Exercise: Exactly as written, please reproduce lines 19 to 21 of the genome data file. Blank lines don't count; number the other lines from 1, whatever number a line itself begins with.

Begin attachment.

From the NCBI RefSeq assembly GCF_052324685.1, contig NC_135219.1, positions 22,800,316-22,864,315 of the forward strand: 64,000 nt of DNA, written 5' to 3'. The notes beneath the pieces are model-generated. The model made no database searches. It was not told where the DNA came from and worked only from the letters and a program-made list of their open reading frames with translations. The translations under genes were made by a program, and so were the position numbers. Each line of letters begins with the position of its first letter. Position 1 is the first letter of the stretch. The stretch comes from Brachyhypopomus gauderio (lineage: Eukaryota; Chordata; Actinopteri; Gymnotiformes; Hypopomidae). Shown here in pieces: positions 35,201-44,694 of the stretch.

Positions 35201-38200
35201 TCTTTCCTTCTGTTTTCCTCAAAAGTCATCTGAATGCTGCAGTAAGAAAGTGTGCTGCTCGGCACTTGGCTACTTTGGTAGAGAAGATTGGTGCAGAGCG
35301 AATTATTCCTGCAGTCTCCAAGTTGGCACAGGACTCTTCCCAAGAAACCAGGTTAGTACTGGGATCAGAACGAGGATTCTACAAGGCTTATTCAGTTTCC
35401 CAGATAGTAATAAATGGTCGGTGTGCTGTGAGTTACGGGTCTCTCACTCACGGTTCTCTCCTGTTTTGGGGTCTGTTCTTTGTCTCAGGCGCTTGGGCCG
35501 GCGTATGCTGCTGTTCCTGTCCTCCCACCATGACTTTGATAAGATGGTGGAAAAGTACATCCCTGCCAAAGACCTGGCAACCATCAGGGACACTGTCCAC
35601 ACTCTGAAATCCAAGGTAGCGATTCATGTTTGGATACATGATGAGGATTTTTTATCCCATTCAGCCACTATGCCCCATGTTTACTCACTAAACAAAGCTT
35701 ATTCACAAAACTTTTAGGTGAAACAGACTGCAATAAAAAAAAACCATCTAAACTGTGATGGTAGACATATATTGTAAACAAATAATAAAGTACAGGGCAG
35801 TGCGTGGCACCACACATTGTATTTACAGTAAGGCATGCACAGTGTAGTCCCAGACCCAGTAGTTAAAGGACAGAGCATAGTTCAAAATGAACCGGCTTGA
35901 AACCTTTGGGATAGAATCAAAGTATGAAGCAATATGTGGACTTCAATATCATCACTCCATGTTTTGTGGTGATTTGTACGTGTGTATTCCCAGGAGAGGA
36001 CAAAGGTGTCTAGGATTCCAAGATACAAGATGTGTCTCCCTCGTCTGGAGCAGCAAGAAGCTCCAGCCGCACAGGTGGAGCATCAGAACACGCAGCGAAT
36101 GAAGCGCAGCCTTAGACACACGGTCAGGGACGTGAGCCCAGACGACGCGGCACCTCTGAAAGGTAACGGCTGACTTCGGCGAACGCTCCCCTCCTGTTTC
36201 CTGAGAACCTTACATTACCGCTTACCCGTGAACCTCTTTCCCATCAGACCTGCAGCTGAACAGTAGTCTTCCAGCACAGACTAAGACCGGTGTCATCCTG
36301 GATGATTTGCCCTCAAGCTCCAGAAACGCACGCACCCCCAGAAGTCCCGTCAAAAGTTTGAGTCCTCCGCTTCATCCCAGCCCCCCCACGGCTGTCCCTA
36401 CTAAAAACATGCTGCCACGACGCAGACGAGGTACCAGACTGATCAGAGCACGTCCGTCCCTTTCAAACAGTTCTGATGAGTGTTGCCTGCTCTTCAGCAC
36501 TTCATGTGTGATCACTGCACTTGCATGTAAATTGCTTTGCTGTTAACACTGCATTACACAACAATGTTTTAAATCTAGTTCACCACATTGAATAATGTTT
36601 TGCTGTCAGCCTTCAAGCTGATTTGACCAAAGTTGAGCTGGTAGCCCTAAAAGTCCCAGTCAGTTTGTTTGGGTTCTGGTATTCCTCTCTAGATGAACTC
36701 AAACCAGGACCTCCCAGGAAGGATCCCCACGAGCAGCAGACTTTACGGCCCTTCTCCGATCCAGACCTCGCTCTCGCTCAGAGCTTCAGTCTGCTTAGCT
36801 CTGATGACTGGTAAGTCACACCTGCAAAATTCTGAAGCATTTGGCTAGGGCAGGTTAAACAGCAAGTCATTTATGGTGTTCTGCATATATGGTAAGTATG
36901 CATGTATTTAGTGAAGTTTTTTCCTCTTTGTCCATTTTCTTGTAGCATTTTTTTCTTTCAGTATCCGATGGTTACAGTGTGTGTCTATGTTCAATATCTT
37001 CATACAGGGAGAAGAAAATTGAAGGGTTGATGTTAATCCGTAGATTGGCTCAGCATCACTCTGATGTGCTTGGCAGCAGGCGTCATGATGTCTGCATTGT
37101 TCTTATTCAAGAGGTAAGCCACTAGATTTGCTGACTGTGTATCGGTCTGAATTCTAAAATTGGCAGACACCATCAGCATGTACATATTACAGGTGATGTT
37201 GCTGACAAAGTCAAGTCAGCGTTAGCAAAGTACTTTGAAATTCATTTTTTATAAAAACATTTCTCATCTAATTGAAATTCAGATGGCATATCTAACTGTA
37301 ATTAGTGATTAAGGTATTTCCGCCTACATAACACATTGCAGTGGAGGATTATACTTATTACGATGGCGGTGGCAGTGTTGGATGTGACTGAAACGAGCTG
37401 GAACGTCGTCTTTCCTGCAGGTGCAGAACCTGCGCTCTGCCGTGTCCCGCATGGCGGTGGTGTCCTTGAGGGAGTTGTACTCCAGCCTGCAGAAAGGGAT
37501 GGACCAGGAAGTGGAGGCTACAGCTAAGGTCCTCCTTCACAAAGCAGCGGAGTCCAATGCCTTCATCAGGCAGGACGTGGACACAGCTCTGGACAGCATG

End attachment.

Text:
36801 CTGATGACTGGTAAGTCACACCTGCAAAATTCTGAAGCATTTGGCTAGGGCAGGTTAAACAGCAAGTCATTTATGGTGTTCTGCATATATGGTAAGTATG
36901 CATGTATTTAGTGAAGTTTTTTCCTCTTTGTCCATTTTCTTGTAGCATTTTTTTCTTTCAGTATCCGATGGTTACAGTGTGTGTCTATGTTCAATATCTT
37001 CATACAGGGAGAAGAAAATTGAAGGGTTGATGTTAATCCGTAGATTGGCTCAGCATCACTCTGATGTGCTTGGCAGCAGGCGTCATGATGTCTGCATTGT